Furthermore, we claim that Jesus rose from the dead, another claim supported by history. These claims and their evidence parallel the signs that Moses was given to perform, and yet there is much resistance to these pieces of evidence. Ever since the time of Christ, inventors of alternate explanations, liars and enemies have been there to explain away these facts. Like Pharaoh, our world does not want to receive our message.
In addition to a lack of receptivity, God promises an absolute refusal to listen. In the case of Pharaoh, God says He will harden Pharaoh’s heart. Jesus told us:
They will put you out of the synagogues. Indeed, the hour is coming when whoever kills you will think he is offering service to God. And they will do these things because they have not known the Father, nor me. ()
The world hates the message of the gospel. Again, to quote the words of Jesus:
If the world hates you, know that it has hated me before it hated you. If you were of the world, the world would love you as its own; but because you are not of the world, but I chose you out of the world, therefore the world hates you. ()
In God’s words to Moses, we see that God tells Moses, “I will harden his heart...” For this reason alone, many hate God. Many say that God is unjust that He would harden Pharaoh’s heart and then punish him for it. When addressed with this question in Romans 9, the Scriptures say:
What shall we say then? Is there injustice on God's part? By no means! For he says to Moses, "I will have mercy on whom I have mercy, and I will have compassion on whom I have compassion." So then it depends not on human will or exertion, but on God, who has mercy. For the Scripture says to Pharaoh, "For this very purpose I have raised you up, that I might show my power in you, and that my name might be proclaimed in all the earth." So then he has mercy on whomever he wills, and he hardens whomever he wills. ()
As we see in this passage of Romans, for God, it is a question of mercy. Why should God put up with any of us? Why are we not all destroyed? Justice demands that we all die for our sin against God and each other, and yet here we are. Why? It is because of God’s mercy that we are not destroyed. God is not unjust, He is merciful, and for that, many hate Him, taking His mercy and patience as justification of their sin and rebellion against God.
This now takes us to the third parallel. Moses delivered a message that confronted Pharaoh’s stubbornness. What I have just been saying confronts the stubborn, sinful rebellion of the world, and it is a very, very unpopular message, is often equated with hate speech and is not acceptable to many. No one likes to be told they are a sinner, and even less acceptable is the message that God condemns the unrepentant sinner to eternal, conscious punishment in hell, described as the “lake of fire.” However, this is part of the gospel message and is the unpleasant, confrontational message we are to deliver.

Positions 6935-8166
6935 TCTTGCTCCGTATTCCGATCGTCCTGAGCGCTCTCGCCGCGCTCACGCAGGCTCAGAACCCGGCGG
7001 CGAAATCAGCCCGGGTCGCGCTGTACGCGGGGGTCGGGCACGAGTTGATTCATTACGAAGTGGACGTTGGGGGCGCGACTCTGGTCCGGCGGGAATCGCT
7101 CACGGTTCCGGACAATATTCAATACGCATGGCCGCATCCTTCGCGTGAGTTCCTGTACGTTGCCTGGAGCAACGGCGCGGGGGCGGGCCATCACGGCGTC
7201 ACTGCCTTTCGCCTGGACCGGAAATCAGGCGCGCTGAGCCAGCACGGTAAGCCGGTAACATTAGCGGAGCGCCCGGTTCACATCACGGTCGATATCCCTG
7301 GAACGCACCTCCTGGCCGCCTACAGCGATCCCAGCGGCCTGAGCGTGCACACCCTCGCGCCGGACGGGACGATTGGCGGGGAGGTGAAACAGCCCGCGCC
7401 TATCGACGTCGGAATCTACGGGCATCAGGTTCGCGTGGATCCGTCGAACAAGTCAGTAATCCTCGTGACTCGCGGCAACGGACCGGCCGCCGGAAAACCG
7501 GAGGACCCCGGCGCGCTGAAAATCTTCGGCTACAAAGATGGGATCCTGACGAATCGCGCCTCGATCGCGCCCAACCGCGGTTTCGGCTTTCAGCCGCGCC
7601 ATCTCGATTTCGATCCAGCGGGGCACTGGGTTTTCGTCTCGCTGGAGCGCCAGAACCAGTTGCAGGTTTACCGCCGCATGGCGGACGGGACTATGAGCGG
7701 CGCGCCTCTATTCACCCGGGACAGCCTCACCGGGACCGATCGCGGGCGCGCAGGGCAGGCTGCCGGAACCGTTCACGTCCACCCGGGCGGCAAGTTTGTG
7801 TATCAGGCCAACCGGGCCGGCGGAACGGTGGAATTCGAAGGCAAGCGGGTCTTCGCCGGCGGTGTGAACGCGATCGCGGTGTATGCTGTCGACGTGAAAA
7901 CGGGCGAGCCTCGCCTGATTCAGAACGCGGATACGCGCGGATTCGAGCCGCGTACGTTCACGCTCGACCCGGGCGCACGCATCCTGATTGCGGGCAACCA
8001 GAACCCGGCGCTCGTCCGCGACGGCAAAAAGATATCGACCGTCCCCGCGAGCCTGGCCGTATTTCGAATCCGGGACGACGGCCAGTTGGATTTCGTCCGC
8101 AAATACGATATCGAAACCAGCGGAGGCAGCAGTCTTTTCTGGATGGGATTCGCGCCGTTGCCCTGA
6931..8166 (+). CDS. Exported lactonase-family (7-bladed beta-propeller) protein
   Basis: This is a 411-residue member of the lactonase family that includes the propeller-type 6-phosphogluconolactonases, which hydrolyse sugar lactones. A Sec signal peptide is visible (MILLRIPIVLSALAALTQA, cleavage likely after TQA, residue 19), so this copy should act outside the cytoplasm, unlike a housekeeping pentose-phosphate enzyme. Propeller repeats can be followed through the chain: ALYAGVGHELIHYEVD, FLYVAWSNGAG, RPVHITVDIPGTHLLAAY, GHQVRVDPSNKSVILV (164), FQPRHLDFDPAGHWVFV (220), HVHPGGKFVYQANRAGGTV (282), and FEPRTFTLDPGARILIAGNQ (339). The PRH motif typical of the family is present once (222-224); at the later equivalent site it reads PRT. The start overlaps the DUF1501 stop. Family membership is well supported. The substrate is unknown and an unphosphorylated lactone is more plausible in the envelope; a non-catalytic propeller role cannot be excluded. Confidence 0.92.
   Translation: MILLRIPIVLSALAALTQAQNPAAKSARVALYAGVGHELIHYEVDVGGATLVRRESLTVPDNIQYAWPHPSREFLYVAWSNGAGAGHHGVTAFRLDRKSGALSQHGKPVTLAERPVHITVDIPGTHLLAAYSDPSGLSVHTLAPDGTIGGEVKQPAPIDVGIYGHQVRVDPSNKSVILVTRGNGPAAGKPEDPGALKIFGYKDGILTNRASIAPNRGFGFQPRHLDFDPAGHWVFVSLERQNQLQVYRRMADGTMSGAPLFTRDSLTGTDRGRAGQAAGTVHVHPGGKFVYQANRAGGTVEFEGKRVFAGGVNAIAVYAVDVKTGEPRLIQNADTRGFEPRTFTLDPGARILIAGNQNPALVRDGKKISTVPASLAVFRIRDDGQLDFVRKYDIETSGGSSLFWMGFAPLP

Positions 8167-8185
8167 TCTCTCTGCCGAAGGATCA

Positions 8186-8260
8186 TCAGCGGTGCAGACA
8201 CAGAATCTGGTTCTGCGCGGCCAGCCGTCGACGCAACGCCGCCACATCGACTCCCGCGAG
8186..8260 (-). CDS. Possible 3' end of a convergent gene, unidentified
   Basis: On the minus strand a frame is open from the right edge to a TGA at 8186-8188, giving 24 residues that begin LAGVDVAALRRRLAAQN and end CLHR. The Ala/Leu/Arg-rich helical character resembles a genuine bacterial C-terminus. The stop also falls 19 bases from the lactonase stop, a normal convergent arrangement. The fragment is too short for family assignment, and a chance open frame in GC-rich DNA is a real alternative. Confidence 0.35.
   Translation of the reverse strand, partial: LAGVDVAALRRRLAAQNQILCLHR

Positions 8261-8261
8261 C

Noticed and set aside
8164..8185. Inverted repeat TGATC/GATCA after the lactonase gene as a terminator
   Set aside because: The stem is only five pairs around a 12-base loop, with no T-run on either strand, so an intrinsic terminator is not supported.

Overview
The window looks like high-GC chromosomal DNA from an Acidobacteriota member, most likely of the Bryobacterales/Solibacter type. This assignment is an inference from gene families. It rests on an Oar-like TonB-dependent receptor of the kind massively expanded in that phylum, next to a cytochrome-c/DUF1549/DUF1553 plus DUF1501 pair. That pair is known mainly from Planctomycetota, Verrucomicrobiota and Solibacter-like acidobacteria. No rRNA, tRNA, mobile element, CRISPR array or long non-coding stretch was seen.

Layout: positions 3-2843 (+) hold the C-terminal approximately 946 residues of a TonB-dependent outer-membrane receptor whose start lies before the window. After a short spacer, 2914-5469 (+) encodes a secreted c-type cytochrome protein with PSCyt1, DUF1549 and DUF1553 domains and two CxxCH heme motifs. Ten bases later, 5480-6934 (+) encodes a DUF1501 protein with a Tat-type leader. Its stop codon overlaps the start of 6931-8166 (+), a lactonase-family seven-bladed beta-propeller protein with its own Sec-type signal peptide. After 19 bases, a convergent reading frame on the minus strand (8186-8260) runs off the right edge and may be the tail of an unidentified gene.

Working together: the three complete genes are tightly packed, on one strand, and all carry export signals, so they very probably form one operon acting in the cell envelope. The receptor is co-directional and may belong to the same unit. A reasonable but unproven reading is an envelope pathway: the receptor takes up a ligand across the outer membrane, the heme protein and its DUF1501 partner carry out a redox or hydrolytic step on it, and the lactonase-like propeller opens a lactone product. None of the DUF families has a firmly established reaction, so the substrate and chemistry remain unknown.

So far, we have seen that the trouble with following the Lord is:
1. You have to leave what you know.
2. You have to go where you are not welcome.
The third thing we see is that you have to do what you do not want to do. We see Moses confronted with this difficulty in Exodus 4:24-26.
At a lodging place on the way the Lord met him and sought to put him to death. Then Zipporah took a flint and cut off her son's foreskin and touched Moses' feet with it and said, "Surely you are a bridegroom of blood to me!" So he let him alone. It was then that she said, "A bridegroom of blood," because of the circumcision. ()
Many misconceptions and assumptions are taught about this passage, so let us look carefully at what it says. First, it says that the Lord met Moses and sought to put him to death. It does not say what form God took or even if God was visible. Second, it tells us that Zipporah took a flint and circumcised her son. We are not given enough detail to know why or how Zipporah knew that this is what needed to be done.
Then there are the words that she spoke to Moses, “Surely you are a bridegroom of blood to me!” Interpretations abound for this saying. It is an ambiguous verse. The word is cast it at his feet, and it is not clear if she cast it at God’s feet or at Moses’ feet. There is also the possibility of interpreting the meaning that she cast herself at his feet. So, put off all the marital problems that you think Moses had. Many commentators suggest that by saying “a bridegroom of blood,” she was suggesting that their marriage was now sealed with the blood of their son as a sign of her love.
The reason I am spending time on what is unclear is to emphasize what is clear. It is clear that God was displeased with Moses. It is clear that the issue was circumcision, the sign of the covenant. For whatever reason, Moses did not want to do this. He had not done it. But God had said:
…both he who is born in your house and he who is bought with your money, shall surely be circumcised. So shall my covenant be in your flesh an everlasting covenant. Any uncircumcised male who is not circumcised in the flesh of his foreskin shall be cut off from his people; he has broken my covenant. ()
Some things that are not optional if we are to follow the Lord. Moses did not want to do this, but, as he found out, it was not optional. Jesus said:
Denying ourselves, dying to our flesh and following Jesus are not optional. A cross is an instrument for killing the flesh. We are crucified with Christ. We may not want to do this, but it is where we go if we are following Christ.
The trouble with following the Lord is that we must go His way. Jesus said:
Enter by the narrow gate. For the gate is wide and the way is easy that leads to destruction, and those who enter by it are many. For the gate is narrow and the way is hard that leads to life, and those who find it are few. ()
The way is hard that leads to life, but the alternative is death. Which way do you choose?